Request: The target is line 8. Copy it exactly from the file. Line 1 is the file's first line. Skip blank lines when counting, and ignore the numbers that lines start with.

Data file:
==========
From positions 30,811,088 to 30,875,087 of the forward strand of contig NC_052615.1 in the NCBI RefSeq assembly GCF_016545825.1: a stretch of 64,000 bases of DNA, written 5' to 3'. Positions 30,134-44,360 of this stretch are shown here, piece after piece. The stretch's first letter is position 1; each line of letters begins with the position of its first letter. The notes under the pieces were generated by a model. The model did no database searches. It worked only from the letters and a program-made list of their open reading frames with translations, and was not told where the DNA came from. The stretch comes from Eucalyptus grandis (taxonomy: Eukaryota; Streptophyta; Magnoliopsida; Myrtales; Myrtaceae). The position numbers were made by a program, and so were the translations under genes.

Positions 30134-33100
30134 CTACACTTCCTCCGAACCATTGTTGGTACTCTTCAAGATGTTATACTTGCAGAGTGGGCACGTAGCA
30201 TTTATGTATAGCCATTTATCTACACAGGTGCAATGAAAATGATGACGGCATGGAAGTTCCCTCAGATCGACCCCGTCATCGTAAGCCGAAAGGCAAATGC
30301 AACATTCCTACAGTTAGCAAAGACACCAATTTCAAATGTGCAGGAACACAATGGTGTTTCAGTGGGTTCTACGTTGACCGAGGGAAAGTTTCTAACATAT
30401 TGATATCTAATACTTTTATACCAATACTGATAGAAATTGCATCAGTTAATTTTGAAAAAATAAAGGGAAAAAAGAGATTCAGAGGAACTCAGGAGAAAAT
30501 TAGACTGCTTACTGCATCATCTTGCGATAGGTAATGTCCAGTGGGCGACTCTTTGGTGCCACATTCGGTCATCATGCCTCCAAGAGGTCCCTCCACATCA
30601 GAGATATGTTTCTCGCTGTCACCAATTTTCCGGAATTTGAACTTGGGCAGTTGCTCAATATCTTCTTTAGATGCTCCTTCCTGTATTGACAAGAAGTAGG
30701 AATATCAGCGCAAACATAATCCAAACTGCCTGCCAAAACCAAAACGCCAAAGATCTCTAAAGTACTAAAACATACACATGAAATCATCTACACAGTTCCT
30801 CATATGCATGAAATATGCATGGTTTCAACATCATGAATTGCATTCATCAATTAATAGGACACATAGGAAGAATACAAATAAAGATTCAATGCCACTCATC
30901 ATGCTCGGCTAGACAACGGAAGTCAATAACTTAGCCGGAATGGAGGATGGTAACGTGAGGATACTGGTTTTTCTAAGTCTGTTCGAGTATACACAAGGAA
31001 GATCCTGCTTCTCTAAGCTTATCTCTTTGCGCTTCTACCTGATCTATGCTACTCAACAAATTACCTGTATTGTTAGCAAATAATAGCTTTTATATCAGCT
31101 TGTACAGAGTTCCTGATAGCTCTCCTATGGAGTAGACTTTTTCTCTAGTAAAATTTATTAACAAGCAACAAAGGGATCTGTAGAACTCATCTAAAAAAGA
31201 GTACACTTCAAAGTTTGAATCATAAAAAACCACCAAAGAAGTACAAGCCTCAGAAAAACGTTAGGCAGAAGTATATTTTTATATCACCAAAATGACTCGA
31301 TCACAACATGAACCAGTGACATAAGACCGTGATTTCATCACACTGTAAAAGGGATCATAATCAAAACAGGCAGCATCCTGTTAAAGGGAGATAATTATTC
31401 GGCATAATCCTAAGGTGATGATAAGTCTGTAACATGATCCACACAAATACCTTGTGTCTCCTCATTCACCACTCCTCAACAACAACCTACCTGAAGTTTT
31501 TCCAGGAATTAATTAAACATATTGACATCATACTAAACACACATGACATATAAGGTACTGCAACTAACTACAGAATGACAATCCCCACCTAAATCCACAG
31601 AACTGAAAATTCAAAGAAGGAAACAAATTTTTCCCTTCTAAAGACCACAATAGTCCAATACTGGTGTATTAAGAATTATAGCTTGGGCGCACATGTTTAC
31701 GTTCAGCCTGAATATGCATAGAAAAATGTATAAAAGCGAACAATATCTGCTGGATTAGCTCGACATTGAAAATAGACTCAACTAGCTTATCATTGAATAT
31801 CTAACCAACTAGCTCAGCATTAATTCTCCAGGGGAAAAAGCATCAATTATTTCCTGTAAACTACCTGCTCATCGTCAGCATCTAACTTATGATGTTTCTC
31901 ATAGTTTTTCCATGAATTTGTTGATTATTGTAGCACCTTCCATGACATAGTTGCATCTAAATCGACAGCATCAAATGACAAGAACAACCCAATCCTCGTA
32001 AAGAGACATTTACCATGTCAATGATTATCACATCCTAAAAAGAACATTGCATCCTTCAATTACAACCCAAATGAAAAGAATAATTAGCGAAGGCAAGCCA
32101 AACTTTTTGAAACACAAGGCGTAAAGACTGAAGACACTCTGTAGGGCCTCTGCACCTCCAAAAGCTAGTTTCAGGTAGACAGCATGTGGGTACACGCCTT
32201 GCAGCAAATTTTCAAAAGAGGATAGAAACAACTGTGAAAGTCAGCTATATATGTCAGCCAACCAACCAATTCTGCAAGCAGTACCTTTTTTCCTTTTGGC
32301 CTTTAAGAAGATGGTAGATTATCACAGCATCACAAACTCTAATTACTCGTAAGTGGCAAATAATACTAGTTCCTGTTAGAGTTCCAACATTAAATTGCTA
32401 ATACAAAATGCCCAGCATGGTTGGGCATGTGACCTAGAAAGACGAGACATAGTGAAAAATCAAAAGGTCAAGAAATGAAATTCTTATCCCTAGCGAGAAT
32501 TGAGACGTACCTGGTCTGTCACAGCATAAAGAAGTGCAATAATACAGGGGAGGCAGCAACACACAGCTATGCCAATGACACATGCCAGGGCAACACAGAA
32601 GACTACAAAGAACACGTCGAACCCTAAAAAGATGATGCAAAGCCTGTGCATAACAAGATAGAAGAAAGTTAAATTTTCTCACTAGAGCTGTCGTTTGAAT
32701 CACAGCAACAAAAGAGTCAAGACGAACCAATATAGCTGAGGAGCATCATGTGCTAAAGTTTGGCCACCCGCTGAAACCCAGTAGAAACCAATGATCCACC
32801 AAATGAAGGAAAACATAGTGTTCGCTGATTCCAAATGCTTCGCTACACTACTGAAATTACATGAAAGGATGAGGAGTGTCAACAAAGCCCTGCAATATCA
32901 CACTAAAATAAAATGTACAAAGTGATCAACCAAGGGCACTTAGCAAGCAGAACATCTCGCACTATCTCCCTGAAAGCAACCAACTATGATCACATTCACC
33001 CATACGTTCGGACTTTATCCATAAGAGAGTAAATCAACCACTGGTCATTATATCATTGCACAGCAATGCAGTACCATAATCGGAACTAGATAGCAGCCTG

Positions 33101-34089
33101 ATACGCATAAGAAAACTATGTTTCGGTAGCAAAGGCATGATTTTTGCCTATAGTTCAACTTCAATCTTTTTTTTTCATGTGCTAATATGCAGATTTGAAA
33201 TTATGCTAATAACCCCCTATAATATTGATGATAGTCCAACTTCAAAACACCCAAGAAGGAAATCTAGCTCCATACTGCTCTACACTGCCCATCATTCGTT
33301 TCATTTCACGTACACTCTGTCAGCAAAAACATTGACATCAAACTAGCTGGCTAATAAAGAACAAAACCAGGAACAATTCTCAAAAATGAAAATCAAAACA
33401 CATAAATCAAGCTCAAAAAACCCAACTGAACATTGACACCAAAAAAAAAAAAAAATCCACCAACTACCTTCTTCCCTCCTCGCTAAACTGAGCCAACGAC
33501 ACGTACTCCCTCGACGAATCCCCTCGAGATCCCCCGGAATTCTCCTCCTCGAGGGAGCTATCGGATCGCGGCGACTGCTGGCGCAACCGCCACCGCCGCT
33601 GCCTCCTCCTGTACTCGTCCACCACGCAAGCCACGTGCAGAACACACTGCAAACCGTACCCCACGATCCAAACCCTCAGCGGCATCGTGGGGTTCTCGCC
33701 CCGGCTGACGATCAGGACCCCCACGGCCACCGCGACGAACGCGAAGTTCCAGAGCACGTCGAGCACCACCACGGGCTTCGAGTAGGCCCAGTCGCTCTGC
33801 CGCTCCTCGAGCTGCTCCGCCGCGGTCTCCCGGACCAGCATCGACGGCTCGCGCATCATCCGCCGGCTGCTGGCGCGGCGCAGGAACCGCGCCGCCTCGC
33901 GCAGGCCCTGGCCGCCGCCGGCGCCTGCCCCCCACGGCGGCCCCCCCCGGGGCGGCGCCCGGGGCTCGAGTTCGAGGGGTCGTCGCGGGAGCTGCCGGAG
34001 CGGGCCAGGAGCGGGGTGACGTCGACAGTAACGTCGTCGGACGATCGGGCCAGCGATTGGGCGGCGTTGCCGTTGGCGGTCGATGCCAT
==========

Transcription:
30601 GAGATATGTTTCTCGCTGTCACCAATTTTCCGGAATTTGAACTTGGGCAGTTGCTCAATATCTTCTTTAGATGCTCCTTCCTGTATTGACAAGAAGTAGG